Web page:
The Democratic Strategy For The Midterms NPR's Renee Montagne talks to Stephanie Schriock of Emily's List about the Democratic Party's strategy heading into this year's elections.

The Democratic Strategy For The Midterms

The Democratic Strategy For The Midterms

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NPR's Renee Montagne talks to Stephanie Schriock of Emily's List about the Democratic Party's strategy heading into this year's elections.


Never mind that it's still July. Congress is already on August recess - the House for five weeks, the Senate for an early week-long break. Chances are you'll see some campaigning near you in the coming days. Republicans have a roaring economy to tout and a president who's historically popular with the party faithful. Democrats have some choices to make. Stephanie Schriock is a veteran Democratic strategist. She currently runs Emily's List, an organization dedicated to electing women across the country.

Thanks for being with us.

STEPHANIE SCHRIOCK: Renee, thank you for having me.

MONTAGNE: Well, I mean, it's obviously a good year, really, for Emily's List candidates, I would say - I mean, as in there are a lot of women out there. And your candidates - all Democrats - you advise them. What are you telling them to run on?

SCHRIOCK: We tell all of our candidates, whether they're running for the legislature or the U.S. Senate, the same thing, which is the most important piece of running for office is to understand the fears and the hopes of the families that you're ultimately asking their votes. We've got candidates who are very focused particularly on the issue of health care. It comes up over and over again. It doesn't matter where you live. People are scared.

MONTAGNE: What about the president himself? He is historically unpopular generally. Right now his average job approval is 43, disapproval is 53. That really animates the voters - the Democratic voters - that you're looking to get out to the polls this November. So why wouldn't candidates focus right on him?

SCHRIOCK: You know, the truth is they don't have to focus on him because he is everywhere. What our candidates need to do is to provide the alternative, the vision of what can be after the Trump era is over.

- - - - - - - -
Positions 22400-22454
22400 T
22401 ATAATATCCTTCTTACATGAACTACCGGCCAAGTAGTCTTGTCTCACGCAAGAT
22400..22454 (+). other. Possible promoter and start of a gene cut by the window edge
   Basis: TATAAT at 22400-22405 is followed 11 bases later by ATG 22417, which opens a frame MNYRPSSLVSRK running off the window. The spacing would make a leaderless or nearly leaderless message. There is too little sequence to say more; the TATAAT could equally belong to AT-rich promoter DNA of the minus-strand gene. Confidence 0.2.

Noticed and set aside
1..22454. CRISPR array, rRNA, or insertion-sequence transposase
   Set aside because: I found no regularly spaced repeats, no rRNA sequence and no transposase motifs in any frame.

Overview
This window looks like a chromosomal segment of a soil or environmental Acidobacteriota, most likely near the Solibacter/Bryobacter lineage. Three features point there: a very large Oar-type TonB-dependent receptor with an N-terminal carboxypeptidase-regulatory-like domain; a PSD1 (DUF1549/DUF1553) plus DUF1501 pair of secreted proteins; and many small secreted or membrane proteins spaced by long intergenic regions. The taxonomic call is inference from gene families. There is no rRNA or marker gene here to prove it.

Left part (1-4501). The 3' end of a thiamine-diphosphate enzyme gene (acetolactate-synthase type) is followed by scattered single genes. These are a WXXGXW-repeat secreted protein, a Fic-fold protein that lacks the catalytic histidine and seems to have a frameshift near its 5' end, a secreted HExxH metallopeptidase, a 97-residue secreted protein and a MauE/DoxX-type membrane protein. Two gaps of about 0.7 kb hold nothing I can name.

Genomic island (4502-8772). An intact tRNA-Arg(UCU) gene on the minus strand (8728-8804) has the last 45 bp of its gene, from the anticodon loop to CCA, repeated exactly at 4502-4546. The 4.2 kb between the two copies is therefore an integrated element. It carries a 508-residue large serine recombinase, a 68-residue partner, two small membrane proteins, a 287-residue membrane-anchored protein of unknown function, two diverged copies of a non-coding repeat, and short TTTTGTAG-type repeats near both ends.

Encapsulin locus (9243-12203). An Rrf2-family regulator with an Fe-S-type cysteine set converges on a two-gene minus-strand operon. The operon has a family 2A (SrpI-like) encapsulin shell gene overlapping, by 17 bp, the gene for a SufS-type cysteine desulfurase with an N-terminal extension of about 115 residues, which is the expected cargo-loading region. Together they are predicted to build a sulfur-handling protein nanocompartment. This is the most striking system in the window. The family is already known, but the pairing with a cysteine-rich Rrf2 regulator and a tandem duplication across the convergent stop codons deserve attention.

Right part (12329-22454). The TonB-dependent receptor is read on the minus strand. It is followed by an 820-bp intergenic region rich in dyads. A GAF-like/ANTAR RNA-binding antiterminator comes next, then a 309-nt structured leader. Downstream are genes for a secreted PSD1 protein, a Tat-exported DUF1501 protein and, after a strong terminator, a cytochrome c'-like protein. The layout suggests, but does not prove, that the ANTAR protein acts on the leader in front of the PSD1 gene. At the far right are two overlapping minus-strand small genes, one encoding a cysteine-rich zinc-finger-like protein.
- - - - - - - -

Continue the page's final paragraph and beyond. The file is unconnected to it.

MONTAGNE: We are, though, hearing a lot about a growing movement among progressives to abolish ICE. That's the Immigrations and Custom Enforcement Agency. Is that actually a winning slogan for your candidates considering it could - you would think - put independents off?

SCHRIOCK: You go into most communities, and you talk to women, and you talk about that the Trump government separated children from their parents at the border and - boy, I've been in a lot of rooms. Folks are angry about that. We know we have a problem. And we have a handful of candidates that have stepped up and said one solution is to abolish ICE. We have a whole lot of other candidates that are talking about immigration reform. We do need to protect our borders, but we also have to protect the dignity and human rights of individuals. And how do we go about doing that? And that's the debate we're going to be having. It's an important debate this country should be having.

MONTAGNE: How does the party, in your opinion, strike the balance between getting voters excited - and that can often be something like abolish ICE or impeach Trump - and keeping the interest of the middle?

SCHRIOCK: Democrats are very, very enthusiastic right now. And none of them are driven - I shouldn't say none of them. OK, Democrats are very enthusiastic right now, and it's by about a number of issues. It's not just about one particular thing. They are driven by a shared set of values. And that's what holds this party together and makes us much stronger. Democrats are talking about how we make people's lives better. We're just having a little debate about it. I'll take that any time.

MONTAGNE: That Stephanie Schriock. She is president of Emily's List. And thank you very much for speaking with us.

SCHRIOCK: Thank you so much for having me.

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